When walking around Toledo, don’t blink, because you might miss another church. The number of churches in Toledo is a point of city pride and integral to its history. For the visitor, the sheer number of churches, 15 active, can be, dare I say, dispiriting. Include temples, synagogues, old mosques and ruins of other assorted holy places and the number nears 30. It’s so densely packed with places of worship that it is impossible to imagine that there is any debate as to the origin of the phrase, “Holy Toledo.” Sorry, Ohio.  


Even if you are spending our recommended two nights in Toledo, you won’t be able to see every church in town. Quite frankly, you won’t want to. See too many churches and they start to blend together in a melee of flying buttresses and robed figures washing over you like a Gothic fever dream. We’ve composed a list of holy places to visit in Toledo ranked from obligated to optional – just like holy days.  


Why do my kids always laugh when I say “flying buttresses?” That’s what they’re called!
Toledo Cathedral 

When a cathedral’s construction is measured in centuries of time, you know it’s going to be something special. This cathedral is on a very short list of top European Gothic cathedrals. Tickets can only be purchased on site, so you will want to arrive by its opening time of 10:00 am (Monday through Saturday) and take your time exploring the space. Strollers are welcome as it is all on one floor (except for the climb to the bell tower). Admission is €12.50 and be sure to grab an audio guide, which is included with your ticket.  


Monastery San Juan de Los Reyes  

Ferdinanad II and Isabella I, Los Católicos, asserted their Catholic-ness on the battlefield against the Moors and commissioned this construction to assert their Catholic-ness in what was then the Jewish Quarter of Toledo. Save this stop for when you need a break. Sure, there’s a church to behold, but the real draw is the courtyard and garden surrounded by two levels of cloisters. It is a tranquil reprieve from the warren of busy streets outside. Amble the cloisters, note the attention to detail and contemplate life as a medieval monk here, not a bad gig. €3 grants you access to this little slice of heaven. Other than the stairs between cloister levels, the monastery can be navigated by stroller.  

Monastic life probably involved lots of gardening. 
Santo Tomé Church  

This is a pop in situation. You are here to see the El Greco masterpiece, “The Burial of Count Orgaz.” You can read more about El Greco and this showstopper of a painting here. Santo Tomé is open at 10:00 am every day of the week and closes in the early evening. For €3 entry fee you can spend 3 minutes or half an hour gazing upon the piece. In the nearby Parque de Tránsito there is a pleasant mirador (lookout) and children’s playground. This is a potential ‘Divide & Conquer’ situation for parental units to enjoy Santo Tomé individually while the kids play in the park.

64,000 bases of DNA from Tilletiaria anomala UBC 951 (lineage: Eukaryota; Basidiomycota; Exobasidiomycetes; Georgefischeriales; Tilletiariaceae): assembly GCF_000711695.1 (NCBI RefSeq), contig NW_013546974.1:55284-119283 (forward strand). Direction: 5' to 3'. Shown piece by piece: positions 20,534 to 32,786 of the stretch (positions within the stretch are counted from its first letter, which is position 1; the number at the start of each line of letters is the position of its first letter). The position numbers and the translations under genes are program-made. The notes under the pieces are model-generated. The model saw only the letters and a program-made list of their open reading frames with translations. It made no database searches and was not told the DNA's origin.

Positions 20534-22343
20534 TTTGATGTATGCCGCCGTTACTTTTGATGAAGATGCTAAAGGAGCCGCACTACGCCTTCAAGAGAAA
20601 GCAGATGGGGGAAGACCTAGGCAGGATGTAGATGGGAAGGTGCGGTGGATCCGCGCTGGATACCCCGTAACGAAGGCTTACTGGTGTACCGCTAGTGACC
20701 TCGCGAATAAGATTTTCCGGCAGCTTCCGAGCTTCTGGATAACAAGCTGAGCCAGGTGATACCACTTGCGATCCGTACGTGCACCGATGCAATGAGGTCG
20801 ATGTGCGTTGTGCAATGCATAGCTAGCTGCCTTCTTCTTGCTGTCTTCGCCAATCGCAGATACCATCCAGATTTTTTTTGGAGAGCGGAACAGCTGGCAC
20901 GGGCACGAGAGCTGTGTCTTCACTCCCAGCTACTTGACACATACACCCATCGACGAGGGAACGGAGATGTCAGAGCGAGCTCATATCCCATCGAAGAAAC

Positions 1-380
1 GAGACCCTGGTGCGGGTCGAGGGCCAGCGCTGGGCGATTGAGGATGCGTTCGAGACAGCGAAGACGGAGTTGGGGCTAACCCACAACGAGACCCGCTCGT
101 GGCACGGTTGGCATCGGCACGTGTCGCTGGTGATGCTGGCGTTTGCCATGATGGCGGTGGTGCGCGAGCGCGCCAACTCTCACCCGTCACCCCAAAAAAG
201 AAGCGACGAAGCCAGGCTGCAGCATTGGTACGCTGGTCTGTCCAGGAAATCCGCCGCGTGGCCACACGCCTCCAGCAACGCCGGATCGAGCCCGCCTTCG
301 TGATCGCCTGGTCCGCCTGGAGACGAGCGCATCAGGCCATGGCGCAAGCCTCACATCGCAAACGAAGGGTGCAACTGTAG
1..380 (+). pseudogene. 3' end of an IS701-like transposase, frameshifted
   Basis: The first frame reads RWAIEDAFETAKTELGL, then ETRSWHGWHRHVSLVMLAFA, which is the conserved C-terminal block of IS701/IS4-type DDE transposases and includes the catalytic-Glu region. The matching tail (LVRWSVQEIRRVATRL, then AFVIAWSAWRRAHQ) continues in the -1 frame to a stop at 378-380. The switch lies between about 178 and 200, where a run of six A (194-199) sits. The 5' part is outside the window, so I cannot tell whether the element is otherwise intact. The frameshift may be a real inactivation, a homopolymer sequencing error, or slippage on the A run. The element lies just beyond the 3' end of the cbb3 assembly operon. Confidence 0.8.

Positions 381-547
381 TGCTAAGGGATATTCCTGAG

San Ildefonso Church 

€3 to see another church? Well, with no offense to the Jesuits who founded this church, you’re not here to see the interior of the church at all. You’re here for the (kinda) secret rooftop access that your admission fee grants you. Ditch the stroller discreetly among the pews and head up to the stairs for a pigeon-eye view of Toledo. If you thought the roads were a medieval mess at ground level, try to find breaks in the terracotta rooflines and trace roads to the Alcazar strategically crowning the highest ground. There is a pleasant little parque infantil across from the church in Plaza del Padre Juan de Mariana to enjoy afterwards.  

San Ildefonso Church. You’re not here for the interior. Proceed directly to the roof for (arguably) the best view in Toledo. 
Antigua Mezquita del Cristo de la Luz 

Pity the contractor in Toledo where every jobsite has the potential to become a full-fledged archaeological dig. Cristo de la Luz illustrates how the Roman, Visigoth, Muslim and Christian cultures integrated and/or built right on top of one another. The layers of these cultures are cleverly shown beneath existing floors and beyond exposed walls. There are lots of tight spaces and stairs. It wouldn’t be appropriate for a fleet-footed toddler. Perfect for a baby strapped to you, however. €3 

What is the Pulsera Turística de Toledo?  

Did you notice the last four churches were each €3 admission? Did that strike you as coincidental? That’s because they are all part of the Toledo Monumental, a collection of seven Toledo monuments that can be accessed with a red wristband (pulsera turística) for €12. We’ve recommended four so far. Go to a fifth and you might as well purchase the red wristband at the municipal tourist office in Plaza del Ayuntamiento. Proceed to the remaining monuments El Salvador de Toledo Church, Santa Maria Blanca and Real Colegio Doncellas Nobles to complete a comprehensive holy tour of Toledo. The wristband is good for as many days as you can keep it on your wrist.  


 by: [email protected]

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